Atypical antipsychotics are another drug class used for PTSD. As with previously mentioned classes, evidence supporting their use in PTSD is conflicting and their use is not recommended. The largest clinical trial examining use of an atypical antipsychotic (risperidone) for PTSD was conducted by the VA Cooperative Study Group in 2010.3 After 6 months of treatment, there were no clinically significant differences in symptoms of anxiety, depression, sleep, and quality of life compared with placebo.3 The risk of metabolic side effects (weight gain, dyslipidemia, elevated blood glucose) with atypical antipsychotics outweighs the benefits.3,14
The VA/DoD and APA guidelines recommend using CBT as first-line treatment for PTSD. Medication may be added to CBT to control symptoms. Currently, the guidelines recommend using SSRIs or SNRIs as first-line agents. Sertraline and paroxetine are the only two medications with an FDA indication for PTSD. Further research is needed to determine the place of medications such as anticonvulsants and antipsychotics in PTSD therapy.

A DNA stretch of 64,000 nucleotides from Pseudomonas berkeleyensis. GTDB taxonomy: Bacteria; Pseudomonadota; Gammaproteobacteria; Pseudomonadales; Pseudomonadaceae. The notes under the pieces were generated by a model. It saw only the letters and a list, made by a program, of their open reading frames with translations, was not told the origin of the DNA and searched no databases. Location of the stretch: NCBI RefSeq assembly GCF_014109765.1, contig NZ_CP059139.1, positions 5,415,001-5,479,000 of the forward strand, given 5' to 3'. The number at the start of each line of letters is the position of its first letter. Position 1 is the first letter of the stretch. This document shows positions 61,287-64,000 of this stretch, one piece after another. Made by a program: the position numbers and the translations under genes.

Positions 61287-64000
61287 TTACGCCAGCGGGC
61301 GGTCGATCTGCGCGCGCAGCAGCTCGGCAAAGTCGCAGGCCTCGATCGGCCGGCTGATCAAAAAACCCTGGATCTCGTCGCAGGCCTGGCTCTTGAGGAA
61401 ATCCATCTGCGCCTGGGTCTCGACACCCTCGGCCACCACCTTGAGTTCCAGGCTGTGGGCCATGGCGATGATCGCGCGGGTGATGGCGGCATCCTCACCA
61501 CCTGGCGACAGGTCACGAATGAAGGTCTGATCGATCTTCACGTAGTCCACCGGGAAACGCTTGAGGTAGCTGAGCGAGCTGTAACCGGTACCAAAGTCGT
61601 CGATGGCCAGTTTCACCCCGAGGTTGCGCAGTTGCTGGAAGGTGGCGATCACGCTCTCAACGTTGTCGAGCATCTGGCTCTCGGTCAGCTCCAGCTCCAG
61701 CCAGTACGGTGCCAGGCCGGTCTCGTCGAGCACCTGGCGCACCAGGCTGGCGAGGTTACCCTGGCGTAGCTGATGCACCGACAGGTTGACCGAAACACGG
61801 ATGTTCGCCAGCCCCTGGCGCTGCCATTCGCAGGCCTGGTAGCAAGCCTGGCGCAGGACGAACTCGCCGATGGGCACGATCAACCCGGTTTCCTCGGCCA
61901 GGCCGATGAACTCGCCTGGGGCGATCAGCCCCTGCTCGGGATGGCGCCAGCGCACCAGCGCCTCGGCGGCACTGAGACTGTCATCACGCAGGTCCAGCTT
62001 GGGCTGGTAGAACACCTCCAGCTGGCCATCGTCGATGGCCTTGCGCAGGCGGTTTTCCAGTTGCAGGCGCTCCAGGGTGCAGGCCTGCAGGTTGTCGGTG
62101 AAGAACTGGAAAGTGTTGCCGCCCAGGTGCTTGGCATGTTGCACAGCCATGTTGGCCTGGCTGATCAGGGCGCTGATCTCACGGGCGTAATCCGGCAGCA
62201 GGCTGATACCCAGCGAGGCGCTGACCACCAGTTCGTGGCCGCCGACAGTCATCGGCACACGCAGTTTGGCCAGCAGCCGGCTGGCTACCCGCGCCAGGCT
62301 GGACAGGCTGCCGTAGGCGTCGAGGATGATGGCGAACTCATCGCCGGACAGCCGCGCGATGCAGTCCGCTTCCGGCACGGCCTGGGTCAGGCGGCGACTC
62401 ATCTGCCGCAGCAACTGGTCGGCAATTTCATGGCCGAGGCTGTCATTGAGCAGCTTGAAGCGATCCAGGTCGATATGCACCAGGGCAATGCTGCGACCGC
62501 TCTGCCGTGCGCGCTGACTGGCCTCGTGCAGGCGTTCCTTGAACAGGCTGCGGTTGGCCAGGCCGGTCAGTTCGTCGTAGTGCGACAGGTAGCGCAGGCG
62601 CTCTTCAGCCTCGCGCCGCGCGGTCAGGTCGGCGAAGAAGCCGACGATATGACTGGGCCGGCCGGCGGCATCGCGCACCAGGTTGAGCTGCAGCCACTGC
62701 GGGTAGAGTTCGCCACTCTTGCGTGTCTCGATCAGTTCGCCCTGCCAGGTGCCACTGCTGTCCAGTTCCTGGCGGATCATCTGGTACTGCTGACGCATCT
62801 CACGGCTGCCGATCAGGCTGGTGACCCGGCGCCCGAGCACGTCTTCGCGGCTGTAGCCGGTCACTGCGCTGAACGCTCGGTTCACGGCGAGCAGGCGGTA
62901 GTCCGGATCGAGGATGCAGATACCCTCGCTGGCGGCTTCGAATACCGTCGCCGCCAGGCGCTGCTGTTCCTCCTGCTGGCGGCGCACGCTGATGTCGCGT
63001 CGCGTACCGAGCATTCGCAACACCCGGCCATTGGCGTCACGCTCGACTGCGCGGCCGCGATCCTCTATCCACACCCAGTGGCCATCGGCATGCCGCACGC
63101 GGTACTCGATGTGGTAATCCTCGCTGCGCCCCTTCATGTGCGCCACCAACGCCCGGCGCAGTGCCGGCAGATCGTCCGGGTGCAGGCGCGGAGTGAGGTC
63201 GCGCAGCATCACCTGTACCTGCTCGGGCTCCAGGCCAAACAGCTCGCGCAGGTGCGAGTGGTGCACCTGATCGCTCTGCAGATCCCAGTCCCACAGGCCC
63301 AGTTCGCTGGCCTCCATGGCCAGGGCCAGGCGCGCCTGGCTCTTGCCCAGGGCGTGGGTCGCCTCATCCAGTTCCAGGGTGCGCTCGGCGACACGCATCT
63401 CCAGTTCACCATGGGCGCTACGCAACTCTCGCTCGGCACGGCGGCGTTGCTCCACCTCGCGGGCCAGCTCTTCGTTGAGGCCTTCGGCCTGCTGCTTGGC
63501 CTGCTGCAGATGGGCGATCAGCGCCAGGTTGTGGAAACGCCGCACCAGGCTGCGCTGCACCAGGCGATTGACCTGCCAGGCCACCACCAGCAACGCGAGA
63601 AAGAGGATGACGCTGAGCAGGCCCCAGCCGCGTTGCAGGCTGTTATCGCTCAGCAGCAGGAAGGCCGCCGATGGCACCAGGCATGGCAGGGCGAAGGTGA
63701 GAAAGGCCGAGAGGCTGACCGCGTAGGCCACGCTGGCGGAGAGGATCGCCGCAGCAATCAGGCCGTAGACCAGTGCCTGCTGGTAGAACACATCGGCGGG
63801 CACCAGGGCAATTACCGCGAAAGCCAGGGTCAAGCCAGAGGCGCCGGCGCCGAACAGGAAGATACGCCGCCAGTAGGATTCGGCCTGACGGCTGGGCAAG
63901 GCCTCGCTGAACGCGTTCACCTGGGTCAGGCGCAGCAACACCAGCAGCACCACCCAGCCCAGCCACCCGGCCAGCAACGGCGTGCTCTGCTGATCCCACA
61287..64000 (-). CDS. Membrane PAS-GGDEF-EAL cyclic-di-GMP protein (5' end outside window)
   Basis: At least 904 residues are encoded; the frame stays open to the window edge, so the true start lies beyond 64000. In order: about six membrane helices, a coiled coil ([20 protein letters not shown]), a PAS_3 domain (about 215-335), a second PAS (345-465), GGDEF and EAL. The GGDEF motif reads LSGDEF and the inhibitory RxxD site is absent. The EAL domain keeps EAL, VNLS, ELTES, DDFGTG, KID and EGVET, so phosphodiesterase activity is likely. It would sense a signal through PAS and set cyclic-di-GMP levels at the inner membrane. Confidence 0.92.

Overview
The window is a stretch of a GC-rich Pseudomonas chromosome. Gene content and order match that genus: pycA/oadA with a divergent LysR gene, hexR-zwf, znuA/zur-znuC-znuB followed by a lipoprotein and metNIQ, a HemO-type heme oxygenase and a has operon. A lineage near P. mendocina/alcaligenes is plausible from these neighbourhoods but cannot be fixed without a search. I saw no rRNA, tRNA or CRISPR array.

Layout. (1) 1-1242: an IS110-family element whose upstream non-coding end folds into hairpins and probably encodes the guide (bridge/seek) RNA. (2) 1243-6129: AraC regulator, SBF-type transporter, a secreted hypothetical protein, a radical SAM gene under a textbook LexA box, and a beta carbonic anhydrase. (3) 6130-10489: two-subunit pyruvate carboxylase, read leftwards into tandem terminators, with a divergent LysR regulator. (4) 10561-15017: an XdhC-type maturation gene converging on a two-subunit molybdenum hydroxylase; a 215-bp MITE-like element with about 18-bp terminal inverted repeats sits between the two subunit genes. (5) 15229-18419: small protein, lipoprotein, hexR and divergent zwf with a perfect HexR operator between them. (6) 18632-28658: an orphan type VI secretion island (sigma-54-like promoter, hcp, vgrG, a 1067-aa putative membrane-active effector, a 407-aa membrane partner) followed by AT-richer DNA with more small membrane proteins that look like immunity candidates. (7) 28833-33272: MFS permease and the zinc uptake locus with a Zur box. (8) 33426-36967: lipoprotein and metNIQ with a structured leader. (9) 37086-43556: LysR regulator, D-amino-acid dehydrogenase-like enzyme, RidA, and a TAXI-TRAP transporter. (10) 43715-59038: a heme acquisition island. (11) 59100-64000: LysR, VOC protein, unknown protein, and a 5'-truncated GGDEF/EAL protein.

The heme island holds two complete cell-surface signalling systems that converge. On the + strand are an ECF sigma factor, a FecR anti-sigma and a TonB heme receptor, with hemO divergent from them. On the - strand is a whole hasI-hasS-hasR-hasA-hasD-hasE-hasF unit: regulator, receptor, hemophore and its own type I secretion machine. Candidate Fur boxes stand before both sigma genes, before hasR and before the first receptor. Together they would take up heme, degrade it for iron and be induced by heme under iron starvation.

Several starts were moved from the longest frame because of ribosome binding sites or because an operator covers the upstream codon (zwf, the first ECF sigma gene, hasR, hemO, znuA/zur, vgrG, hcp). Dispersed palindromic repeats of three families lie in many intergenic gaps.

1. American Psychiatric Association. The Diagnostic and Statistical Manual of Mental Health Disorders, Fifth Edition. Arlington, VA: American Psychiatric Association; 2013.
2. Gradus JL. Epidemiology of PTSD. Washington, DC: U.S. Department of Veterans Affairs; 2007.
3. VA/DoD Clinical Practice Guideline for Management of Post-Traumatic Stress. Washington, DC: U.S. Department of Veterans Affairs and Department of Defense; 2010.